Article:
Hosting a Blog
Personally, I pay for my own servers. However, using sites like WordPress.com can give you a quick and robust blog. Once you start establishing its pages, share the link on social sites or through emails. You want to attract potential clients. To do this, you need to market the blog.
8. Continue to Learn
Probably one of the most important aspects to success when you work from home is to continue learning. A knowledgeable freelancer can virtually control how much money he or she makes in any given project. There are a lot of clients who will pay top dollar simply because of what you know.
Spend some time each week learning more about your industry. Search engines, favorite websites and even social media can be extremely valuable to expand your knowledge. Although college courses can be invaluable to get you started, success may require you to continue advancing yourself. You don’t want to give a client out-dated material or skills. It’s possible for any freelancer to become obsolete if they don’t spend some time researching their niche.
9. Taxes, Insurance and Retirement
If you want to remain successful while you work from home, you need to take into consideration the financial aspects. Things like taxes, insurance and retirement plans are all going to be up to you. As a freelancer, it’s your responsibility to make sure these things are covered. Otherwise, you’ll fall into financial dire straights. The last thing you want is the IRS putting a lien against your property for not filing taxes.
When it comes to tax time in the United States, you’ll more than likely have to pay as a freelancer. This is because you won’t have the ability to withhold taxes when clients pay you. However, this can be managed without putting stress on your bank account. If you set a savings account up for the strict purpose of paying annual taxes, you can avoid issues later on.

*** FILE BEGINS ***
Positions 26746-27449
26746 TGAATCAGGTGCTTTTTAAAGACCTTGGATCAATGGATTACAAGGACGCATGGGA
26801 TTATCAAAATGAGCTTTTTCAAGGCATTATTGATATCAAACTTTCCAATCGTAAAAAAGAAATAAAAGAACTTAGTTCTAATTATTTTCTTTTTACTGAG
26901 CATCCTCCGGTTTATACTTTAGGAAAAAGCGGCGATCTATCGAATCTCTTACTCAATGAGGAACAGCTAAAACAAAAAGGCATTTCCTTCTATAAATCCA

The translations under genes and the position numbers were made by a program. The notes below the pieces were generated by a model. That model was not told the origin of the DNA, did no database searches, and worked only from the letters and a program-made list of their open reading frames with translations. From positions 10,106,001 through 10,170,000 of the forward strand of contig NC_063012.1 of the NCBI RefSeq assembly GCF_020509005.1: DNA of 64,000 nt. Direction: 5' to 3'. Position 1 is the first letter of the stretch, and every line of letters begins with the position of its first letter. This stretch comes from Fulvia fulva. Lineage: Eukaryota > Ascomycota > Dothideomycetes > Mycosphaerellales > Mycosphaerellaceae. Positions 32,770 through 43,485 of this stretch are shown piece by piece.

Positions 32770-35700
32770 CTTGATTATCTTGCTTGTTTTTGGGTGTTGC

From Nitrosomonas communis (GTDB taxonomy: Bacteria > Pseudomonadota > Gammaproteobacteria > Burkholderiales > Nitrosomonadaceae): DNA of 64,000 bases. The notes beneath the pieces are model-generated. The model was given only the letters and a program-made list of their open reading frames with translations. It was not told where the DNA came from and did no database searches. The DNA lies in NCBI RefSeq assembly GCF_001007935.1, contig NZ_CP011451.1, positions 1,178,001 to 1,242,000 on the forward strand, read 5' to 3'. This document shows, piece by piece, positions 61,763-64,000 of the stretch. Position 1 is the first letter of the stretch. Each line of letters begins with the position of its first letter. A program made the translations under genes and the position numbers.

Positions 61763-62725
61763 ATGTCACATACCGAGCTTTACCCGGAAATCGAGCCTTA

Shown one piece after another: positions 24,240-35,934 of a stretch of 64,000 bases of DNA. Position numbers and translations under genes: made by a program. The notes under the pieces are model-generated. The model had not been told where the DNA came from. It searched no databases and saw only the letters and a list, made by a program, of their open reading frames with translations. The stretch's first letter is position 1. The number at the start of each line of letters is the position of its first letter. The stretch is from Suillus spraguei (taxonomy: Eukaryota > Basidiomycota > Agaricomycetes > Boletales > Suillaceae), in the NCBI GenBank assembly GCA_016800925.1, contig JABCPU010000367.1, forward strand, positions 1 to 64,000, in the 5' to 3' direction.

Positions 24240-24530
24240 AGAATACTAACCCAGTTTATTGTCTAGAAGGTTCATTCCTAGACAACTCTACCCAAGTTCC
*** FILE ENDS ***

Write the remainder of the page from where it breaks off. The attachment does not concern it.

Ever time a client pays you, put 10% into this savings account. Over time, the interest will accrue and you’ll actually make a few extra dollars at tax time as opposed to paying.
Insurance can be a bit more difficult. In many areas, getting health insurance as a self-employed individual means higher premiums. If you can’t find a decent coverage plan, it may not be a bad idea to set up a second savings account for the purpose of paying hospital bills. Personally, I’d prefer being self-insured rather than giving another organization all of my hard-earned money. But that takes thousands of dollars in the US.
Retirement is another expense that you need to address when you work from home. Fortunately, there are a several ways you can go about making sure you have money when it’s time to retire from the working world. I try to put what I can into stocks and savings. Stocks are exceptionally useful because it keeps the money out of your hands while possibly generating income. It’s high-risk to be sure, but it can also be very lucrative. Just make sure you look for long-term investments that have staying power. With the right investments, there is a chance you could even retire early – depending on how well the stock performs. According to statistics, long-term investments have an average yield higher than any bank savings account. This means more money for you.
Success Will Be Determined By Your Efforts
When you work from home, the biggest thing that will influence your success will be the amount of effort you put into the experience. You can’t simply sit at your monitor and cross your fingers. It takes a great deal of patience, work and marketing in order to engage quality clients. But once you do, these individuals or companies could provide you with more money than any job in your local area. Here are a few things I do to keep myself sharp:
- Keep working: Even if you don’t have a client, find a project for yourself that utilizes your skills. As a writer, it’s easy for me to keep sharp through blogging.
- Keep looking for opportunities: Even if you find the perfect brokerage sites, keep looking when the workflow is low. You never know what opportunities are out there unless you look.
- Diversify yourself: While it might be a great ghostwriter, perhaps there are other skills you could market as well. Diversity could be greatly beneficial when it comes to keeping you working and making money. Personally, I think I’m going to try doing a bit of photography at sites such as ShutterStock.com. After all, I was a graphic design major in college.
Understanding yourself as a freelance professional can go a long way to making sure you have the money to keep your bills paid. Don’t assume that you can get rich quick when you work from home. That kind of thinking can actually hurt your chances of success. It can fill you with false hopes and easily feed into frustrations. Instead, look at freelancing as a way to grow as a professional. All of the best opportunities start from something small.